Tuesday, February 15, 2011

Fallen Language: Falsely Defined Terms in Paradise Lost?

(Image from Comic Book Religion)

Some students at Christs College, Cambridge have put together a high-quality site on John Milton called Darkness Visible, and I've come upon a page there titled "Milton's Language" that might be useful for thinking about 'fallen language' in Paradise Lost, for the page offers a section on "Dark Satanic Language" -- which later on the same page is characterized as "fallen language" -- and this section informs us:
Satan is an inveterate liar who abuses language for his own evil purposes. Satan's language is 'Ambiguous and with double sense deluding' (Paradise Regained, I.435), whereas the Son's language (and by extension God's) enforces a kind of linguistic harmony where 'Thy actions to thy words accord' (Paradise Regained, III.9). In Paradise Lost, Satan's 'ambiguous words' (V.703, VI.568) act as 'persuasive' traps, 'replete with guile' (IX.737, 733). He utters 'high words, that bore / Semblance of worth not substance' (I.528), and it is worth bearing this in mind should you be tempted to succumb to his enticing rhetoric, as Eve or, more recently the poets Shelley and Blake have been known to do! God's words are necessarily congruent with their meaning (God is unable to lie). But while Satan lacks the power of speech acts, he has the sophistical ability to dissemble.
Satan uses ambiguous words in Paradise Lost to mislead, but in many cases, the two different meanings of a word are both correct, and such a word is not necessarily 'fallen'. Rather, it is being misused by Satan, "who abuses language for his own evil purposes" and plays upon one meaning to legitimate acting upon the other meaning. For instance, if Satan were to urge Eve to cleave to God but persuade her that this means cutting herself off from God -- playing on the word's two meanings, "cling to" and "sever from" -- then this would be an example of using a word's double meaning to deceive. Both meanings are legitimate, however, or at least arguably so. They merely need to be kept distinct.

But what of Satan's famous redefinition of evil in Paradise Lost 4.108-112, which he states in his famous speech upon Mount Niphates after briefly considering repentance but deciding that he cannot be forgiven because he cannot truly repent:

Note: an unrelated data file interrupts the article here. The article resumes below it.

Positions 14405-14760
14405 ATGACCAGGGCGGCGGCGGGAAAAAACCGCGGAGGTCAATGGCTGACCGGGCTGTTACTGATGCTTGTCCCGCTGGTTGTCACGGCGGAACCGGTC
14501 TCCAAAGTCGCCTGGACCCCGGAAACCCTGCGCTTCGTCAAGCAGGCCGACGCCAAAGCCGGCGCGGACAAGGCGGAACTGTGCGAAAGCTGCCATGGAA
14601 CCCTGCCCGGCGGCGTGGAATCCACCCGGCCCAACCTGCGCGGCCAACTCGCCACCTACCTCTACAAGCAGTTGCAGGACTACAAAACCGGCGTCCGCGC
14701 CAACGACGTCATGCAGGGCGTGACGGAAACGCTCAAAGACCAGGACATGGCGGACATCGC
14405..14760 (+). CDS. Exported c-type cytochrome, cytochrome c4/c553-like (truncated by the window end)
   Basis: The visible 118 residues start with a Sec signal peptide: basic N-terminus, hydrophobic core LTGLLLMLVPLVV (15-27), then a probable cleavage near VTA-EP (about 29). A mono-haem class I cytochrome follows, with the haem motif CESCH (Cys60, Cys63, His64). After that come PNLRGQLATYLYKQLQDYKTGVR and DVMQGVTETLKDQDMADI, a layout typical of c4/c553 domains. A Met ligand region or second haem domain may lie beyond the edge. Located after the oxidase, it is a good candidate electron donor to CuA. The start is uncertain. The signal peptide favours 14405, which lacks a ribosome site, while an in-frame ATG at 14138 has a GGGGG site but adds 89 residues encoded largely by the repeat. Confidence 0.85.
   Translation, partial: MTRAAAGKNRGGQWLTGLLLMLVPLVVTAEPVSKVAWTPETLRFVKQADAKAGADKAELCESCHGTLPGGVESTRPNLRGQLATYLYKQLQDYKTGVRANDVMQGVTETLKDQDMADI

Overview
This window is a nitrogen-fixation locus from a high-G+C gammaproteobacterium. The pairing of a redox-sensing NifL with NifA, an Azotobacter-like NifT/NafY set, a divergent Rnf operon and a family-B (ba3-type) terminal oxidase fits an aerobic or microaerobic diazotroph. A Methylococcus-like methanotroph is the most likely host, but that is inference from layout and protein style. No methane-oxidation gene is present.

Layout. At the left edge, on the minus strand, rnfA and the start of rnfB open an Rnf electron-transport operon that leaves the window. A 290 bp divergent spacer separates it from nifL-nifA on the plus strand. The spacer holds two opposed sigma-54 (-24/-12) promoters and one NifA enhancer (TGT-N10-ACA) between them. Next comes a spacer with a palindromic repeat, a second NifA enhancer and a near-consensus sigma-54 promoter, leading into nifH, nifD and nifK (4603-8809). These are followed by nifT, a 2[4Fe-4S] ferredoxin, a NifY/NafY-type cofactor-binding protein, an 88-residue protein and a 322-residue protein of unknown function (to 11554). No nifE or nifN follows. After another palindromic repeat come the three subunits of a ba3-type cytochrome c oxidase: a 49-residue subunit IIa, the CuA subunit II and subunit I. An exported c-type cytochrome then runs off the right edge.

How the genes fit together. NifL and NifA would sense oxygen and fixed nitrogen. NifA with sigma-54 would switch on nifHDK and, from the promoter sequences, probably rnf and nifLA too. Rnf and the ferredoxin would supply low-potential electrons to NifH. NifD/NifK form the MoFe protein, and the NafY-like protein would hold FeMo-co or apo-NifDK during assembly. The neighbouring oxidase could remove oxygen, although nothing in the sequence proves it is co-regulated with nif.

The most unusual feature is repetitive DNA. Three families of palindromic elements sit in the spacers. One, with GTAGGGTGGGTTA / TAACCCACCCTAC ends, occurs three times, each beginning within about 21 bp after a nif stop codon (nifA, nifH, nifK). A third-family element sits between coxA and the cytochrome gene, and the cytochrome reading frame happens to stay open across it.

So farewel Hope, and with Hope farewel Fear,
Farewel Remorse: all Good to me is lost;
Evil be thou my Good; by thee at least
Divided Empire with Heav'ns King I hold
By thee, and more then half perhaps will reigne; (PL 4.108-112)
Note the redefinition: "Evil be thou my Good" (PL 4.110). As C. S. Lewis notes in his Preface to Paradise Lost (page 95), such a statement is about the same as saying, "Nonsense be thou my sense." This is a special case of linguistic ambiguity, for evil cannot be its opposite, the good. Thus, one of the two meanings is manifestly false, so perhaps one can say that in this sense, a postlapsarian language can be fallen. The language in this case is not merely used to deceive; it is, in part (or parts), intrinsically deceptive.

Which leads me to a point raised in yesterday's post, where I noted the following about that angel loyal to God, Abdiel:
Speaking of Abdiel's words, when he meets Satan on the field of battle and says, "This greeting on thy impious Crest receive" (PL 6.188), and then brings down upon Satan's helmeted head his righteous sword, isn't he using the term "greeting" in a sense so ironic as to be contradictory, in that it contains two meanings that contradict each other, as in some puns?
And I inquired:
Does Abdiel thus speak in a postlapsarian, 'fallen' tongue?
Today, I can press this a bit further, for one could argue that a "greeting" defined as "a blow on the head" is a false definition and that Abdiel is using fallen language. This would be not so dissimilar from Satan saying, "Evil be thou my Good." On the other hand, and unlike Satan, Abdiel is speaking ironically, even sarcastically, so nobody is deceived, nor is any deception intended.

But the question then to be raised is this: would there be any use for irony in language in an unfallen world? Perhaps not, but there might be a legitimate use for it by unfallen beings confronted by fallen beings and a fallen world. What do readers think, is Abdiel a little bit fallen . . . or not?